Seymour youth donates her hair

Leona Chambers recently made a donation to help other kids, but instead of a monetary donation, she gave something a little more personal – her hair.

The 9-year-old is the daughter of Elton and Montica Chambers of Seymour.

“At first, I wanted to grow my hair out super-duper long, and I never wanted to cut it. Then one day, it popped up in a conversation,” Leona said. “I was kidding and said I was going to donate my hair and cut it really short, but then I started to think about it and told my mom I’d actually kind of like to do that.”

She said her mom thought it was really great, and her dad said she could go ahead and get her hair cut short because then his hair would be longer than hers. It has been like a contest between her and her dad as to who has the longest hair.

Leona said she thought that somebody else might really be needing a hair donation and would be happy to get it, but when she got to the beauty shop and was about to get her hair cut, she started getting nervous.

“I was telling myself not to stress out, but then they put the blanket on me and I thought, ‘Wow! This is really happening,’” she said. “They braided

my hair and measured it to make sure it was 14 inches long and put a rubber band around it and then several other rubber bands just to hold it all together.”

Leona said she really likes her new shorter haircut but can barely get her hair in a ponytail for gymnastics. She might let it grow out again, but she’s not sure.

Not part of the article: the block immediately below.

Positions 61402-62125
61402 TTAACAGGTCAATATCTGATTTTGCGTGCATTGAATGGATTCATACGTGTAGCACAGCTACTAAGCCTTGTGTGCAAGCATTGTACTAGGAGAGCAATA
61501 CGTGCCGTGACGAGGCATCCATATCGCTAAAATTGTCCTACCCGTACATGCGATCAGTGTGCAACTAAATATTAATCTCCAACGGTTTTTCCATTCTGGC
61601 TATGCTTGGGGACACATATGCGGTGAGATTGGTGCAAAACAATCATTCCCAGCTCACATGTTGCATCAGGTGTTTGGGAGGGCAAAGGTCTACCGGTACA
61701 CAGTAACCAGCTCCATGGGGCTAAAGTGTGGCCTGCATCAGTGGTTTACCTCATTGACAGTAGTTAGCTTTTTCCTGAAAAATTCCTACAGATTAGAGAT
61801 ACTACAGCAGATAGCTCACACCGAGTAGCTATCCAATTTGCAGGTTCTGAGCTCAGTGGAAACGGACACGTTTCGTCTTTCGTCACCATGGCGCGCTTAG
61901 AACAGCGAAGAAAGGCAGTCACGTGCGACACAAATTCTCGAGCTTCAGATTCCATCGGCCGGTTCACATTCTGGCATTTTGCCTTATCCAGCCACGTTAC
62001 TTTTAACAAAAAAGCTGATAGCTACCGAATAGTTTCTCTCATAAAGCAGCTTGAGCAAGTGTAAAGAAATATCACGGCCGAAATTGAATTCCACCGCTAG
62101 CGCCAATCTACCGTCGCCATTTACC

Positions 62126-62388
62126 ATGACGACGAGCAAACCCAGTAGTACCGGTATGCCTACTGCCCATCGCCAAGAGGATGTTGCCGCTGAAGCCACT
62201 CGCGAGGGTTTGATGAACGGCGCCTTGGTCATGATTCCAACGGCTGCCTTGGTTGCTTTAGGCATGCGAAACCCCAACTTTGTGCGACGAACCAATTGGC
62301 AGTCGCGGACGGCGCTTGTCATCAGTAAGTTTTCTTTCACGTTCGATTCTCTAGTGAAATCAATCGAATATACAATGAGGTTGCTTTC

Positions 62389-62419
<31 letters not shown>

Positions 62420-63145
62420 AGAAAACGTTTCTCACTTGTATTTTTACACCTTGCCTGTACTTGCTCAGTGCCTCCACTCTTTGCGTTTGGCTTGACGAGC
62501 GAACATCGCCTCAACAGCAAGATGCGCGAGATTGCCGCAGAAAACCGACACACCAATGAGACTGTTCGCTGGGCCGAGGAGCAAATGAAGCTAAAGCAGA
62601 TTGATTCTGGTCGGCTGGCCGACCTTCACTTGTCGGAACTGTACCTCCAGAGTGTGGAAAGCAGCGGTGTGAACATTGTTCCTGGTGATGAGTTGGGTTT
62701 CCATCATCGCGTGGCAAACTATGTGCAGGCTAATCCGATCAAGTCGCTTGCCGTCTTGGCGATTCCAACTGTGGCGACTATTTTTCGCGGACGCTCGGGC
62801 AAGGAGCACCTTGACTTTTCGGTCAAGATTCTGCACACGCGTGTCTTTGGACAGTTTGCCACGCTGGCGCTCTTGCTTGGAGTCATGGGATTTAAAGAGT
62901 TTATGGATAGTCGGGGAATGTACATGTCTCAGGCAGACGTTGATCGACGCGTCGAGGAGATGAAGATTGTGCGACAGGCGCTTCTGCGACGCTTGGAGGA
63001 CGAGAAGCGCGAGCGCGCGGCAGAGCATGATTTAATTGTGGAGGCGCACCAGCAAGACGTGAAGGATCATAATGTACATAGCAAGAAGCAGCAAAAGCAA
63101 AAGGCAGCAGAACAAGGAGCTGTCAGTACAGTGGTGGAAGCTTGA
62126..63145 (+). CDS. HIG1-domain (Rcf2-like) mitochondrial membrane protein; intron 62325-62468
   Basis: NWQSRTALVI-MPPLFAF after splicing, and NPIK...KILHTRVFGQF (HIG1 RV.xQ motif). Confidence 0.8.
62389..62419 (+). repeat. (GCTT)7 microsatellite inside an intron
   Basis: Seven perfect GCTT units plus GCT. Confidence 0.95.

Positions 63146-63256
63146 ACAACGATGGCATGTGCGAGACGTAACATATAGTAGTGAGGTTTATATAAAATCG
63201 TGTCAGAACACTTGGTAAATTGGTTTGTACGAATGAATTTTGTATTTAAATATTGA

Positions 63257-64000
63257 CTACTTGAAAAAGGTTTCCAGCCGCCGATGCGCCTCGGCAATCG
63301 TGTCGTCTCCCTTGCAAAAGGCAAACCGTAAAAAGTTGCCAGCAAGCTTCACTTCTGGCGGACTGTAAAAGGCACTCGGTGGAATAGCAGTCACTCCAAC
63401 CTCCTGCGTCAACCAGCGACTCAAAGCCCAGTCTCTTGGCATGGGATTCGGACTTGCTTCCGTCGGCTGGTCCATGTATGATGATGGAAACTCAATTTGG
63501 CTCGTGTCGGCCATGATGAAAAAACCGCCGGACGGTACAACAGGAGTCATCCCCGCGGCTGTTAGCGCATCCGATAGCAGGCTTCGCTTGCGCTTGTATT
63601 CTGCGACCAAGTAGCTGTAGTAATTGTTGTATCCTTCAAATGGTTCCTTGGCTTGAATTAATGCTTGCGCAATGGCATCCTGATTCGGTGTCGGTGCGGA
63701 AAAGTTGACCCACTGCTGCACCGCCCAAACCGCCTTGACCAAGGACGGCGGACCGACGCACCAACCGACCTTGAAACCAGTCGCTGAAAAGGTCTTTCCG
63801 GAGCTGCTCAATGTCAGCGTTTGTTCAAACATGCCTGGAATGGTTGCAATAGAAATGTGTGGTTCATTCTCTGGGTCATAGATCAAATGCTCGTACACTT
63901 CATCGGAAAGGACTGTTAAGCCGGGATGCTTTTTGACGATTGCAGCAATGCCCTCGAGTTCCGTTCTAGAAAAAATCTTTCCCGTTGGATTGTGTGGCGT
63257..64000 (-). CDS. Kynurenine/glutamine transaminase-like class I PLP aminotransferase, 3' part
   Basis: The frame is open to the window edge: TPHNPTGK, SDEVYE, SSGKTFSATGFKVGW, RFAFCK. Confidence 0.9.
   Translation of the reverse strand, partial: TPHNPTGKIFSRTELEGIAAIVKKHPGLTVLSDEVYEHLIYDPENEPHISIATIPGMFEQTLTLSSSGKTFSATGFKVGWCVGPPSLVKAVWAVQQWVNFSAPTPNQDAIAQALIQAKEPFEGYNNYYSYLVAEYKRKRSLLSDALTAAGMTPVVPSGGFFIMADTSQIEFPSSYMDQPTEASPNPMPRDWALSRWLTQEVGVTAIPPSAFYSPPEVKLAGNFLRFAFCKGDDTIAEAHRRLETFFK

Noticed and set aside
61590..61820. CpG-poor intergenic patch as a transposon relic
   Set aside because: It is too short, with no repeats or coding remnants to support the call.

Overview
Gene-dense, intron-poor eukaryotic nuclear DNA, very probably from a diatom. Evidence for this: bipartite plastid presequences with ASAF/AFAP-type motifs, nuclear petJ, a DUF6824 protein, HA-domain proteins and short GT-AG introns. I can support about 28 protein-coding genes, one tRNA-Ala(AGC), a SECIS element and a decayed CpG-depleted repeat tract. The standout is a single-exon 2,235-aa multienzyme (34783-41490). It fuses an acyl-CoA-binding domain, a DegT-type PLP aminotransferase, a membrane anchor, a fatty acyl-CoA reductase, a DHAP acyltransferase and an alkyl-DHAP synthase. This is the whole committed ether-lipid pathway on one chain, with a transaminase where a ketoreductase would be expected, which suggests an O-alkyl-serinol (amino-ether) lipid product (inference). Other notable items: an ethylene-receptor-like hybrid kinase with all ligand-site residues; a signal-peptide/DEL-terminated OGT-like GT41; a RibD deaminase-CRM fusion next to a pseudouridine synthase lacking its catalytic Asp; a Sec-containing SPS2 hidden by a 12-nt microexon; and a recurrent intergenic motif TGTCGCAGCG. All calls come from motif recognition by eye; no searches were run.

Montica said Leona decided weeks ago that she wanted to donate her hair, and they finally made the appointment for May 10 at Exist Salon, where stylist Sarah Luedeman cut Leona’s hair.

“I actually found out about Wigs for Kids from an online search. Then my hair salon confirmed that was a reputable organization to donate to,” Montica said. “When Leona said she wanted to donate her hair, we thought it was a great idea, and we loved that she wanted to help someone else.”

She said different organizations have different requirements, but Wigs for Kids, based in Westlake, Ohio, requires at least 12 to 14 inches with the hair separated into four to six sections. They mailed the hair to the organization.

“Donating your hair is an easy way to help someone else,” Montica said. “It’s a small personal sacrifice that can make a big impact for someone struggling with hair loss.”

The various causes of hair loss in children don’t result in just physical suffering. The change in their appearance can drastically hurt their self-image and ruin their self-esteem.

According to the Wigs for Kids website, Jeffrey Paul, a certified cosmetic therapist, is the founder. The nonprofit hair donation organization has been serving children suffering from hair loss since 1981.

Wigs for Kids is a cooperative effort among certified service providers throughout North America who share a common goal.

“Children shouldn’t have to worry about how they look, especially when they’re in the middle of a health crisis,” Paul said. “We want to give these kids the opportunity to feel good about themselves again.”

The cost of the hair replacement systems Wigs for Kids provides is approximately $1,800.

“These are custom-made hair replacements, and each prosthesis is hand-tied and is made completely from human hair. We make sure they look just like a child’s own hair,” Paul said. “They won’t come off on the baseball field or in the playground. Kids can count on them.”

He said because kids look just the way they did before, they feel better about themselves. They look in the mirror and their eyes light up. To see that light in their eyes. That’s priceless.